The next day—the 2nd of August—from the terrace of the Hotel de Crillon one looked down on a first faint stir of returning life. Now and then a taxi-cab or a private motor crossed the Place de la Concorde, carrying soldiers to the stations. Other conscripts, in detachments, tramped by on foot with bags and banners. One detachment stopped before the black-veiled statue of Strasbourg and laid a garland at her feet. In ordinary times this demonstration would at once have attracted a crowd; but at the very moment when it might have been expected to provoke a patriotic outburst it excited no more attention than if one of the soldiers had turned aside to give a penny to a beggar. The people crossing the square did not even stop to look. The meaning of this apparent indifference was obvious. When an armed nation mobilizes, everybody is busy, and busy in a definite and pressing way. It is not only the fighters that mobilize: those who stay behind must do the same. For each French household, for each individual man or woman in France, war means a complete reorganization of life. The detachment of conscripts, unnoticed, paid their tribute to the Cause and passed on...
Looked back on from these sterner months those early days in Paris, in their setting of grave architecture and summer skies, wear the light of the ideal and the abstract. The sudden flaming up of national life, the abeyance of every small and mean preoccupation, cleared the moral air as the streets had been cleared, and made the spectator feel as though he were reading a great poem on War rather than facing its realities.
Something of this sense of exaltation seemed to penetrate the throngs who streamed up and down the Boulevards till late into the night. All wheeled traffic had ceased, except that of the rare taxi-cabs impressed to carry conscripts to the stations; and the middle of the Boulevards was as thronged with foot-passengers as an Italian market-place on a Sunday morning. The vast tide swayed up and down at a slow pace, breaking now and then to make room for one of the volunteer "legions" which were forming at every corner: Italian, Roumanian, South American, North American, each headed by its national flag and hailed with cheering as it passed. But even the cheers were sober: Paris was not to be shaken out of her self-imposed serenity. One felt something nobly conscious and voluntary in the mood of this quiet multitude. Yet it was a mixed throng, made up of every class, from the scum of the Exterior Boulevards to the cream of the fashionable restaurants. These people, only two days ago, had been leading a thousand different lives, in indifference or in antagonism to each other, as alien as enemies across a frontier: now workers and idlers, thieves, beggars, saints, poets, drabs and sharpers, genuine people and showy shams, were all bumping up against each other in an instinctive community of emotion. The "people," luckily, predominated; the faces of workers look best in such a crowd, and there were thousands of them, each illuminated and singled out by its magnesium-flash of passion.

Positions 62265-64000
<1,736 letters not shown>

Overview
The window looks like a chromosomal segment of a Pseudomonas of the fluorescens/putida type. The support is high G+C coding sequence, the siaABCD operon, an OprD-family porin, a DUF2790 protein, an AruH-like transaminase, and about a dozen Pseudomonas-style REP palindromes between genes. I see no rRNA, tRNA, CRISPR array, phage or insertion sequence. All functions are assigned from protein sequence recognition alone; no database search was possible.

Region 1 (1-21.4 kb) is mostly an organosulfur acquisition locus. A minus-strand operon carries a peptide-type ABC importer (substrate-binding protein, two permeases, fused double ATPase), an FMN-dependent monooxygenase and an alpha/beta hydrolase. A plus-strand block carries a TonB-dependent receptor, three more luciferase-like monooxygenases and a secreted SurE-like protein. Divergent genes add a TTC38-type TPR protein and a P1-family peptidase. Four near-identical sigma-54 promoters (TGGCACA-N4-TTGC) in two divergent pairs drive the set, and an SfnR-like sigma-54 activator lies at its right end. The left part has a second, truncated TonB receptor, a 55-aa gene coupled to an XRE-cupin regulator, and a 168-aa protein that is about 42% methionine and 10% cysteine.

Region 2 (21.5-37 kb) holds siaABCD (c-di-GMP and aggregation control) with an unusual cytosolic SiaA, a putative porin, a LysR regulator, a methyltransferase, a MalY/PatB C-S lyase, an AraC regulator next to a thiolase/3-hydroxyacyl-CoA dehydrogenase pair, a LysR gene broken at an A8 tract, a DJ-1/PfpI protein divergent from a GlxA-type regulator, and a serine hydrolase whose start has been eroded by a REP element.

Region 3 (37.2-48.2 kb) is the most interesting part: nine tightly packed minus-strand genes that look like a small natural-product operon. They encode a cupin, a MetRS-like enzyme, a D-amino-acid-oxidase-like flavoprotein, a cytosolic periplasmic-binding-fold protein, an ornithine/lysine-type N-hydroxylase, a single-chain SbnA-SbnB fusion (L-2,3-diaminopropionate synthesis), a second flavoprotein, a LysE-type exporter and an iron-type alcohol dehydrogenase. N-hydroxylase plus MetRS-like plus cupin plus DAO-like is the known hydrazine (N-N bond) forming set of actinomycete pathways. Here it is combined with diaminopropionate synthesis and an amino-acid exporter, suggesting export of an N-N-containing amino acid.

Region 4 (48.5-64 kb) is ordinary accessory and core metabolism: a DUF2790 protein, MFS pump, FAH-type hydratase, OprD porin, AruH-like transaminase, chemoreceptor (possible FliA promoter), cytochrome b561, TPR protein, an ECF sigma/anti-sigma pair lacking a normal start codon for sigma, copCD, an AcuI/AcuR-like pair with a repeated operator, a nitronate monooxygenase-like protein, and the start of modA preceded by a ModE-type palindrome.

I remember especially the steady-browed faces of the women; and also the small but significant fact that every one of them had remembered to bring her dog. The biggest of these amiable companions had to take their chance of seeing what they could through the forest of human legs; but every one that was portable was snugly lodged in the bend of an elbow, and from this safe perch scores and scores of small serious muzzles, blunt or sharp, smooth or woolly, brown or grey or white or black or brindled, looked out on the scene with the quiet awareness of the Paris dog. It was certainly a good sign that they had not been forgotten that night. (Paragraphs from Fighting France: From Dunkerque to Belport, by Edith Wharton)
|Hotel de Crillon|
Hôtel de Crillon, en París, es un hotel histórico, de lujo, abierto en 1909, en un edificio construido en 1758. Se ubica a los pies de los Campos Elíseos. Tiene 103 habitaciones y 44 suites.
Detachment: es una unidad militar.
Waifs maelstrom befrogged loiterers chimes trudged haggard cranny
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"Et dire que ce sont des Hongrois Qui Jouent Tout cela!"
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La Marseillaise- Edith Piaf
Fighting France: from Dunkerque to Belport, para escuchar la historia en Librivox.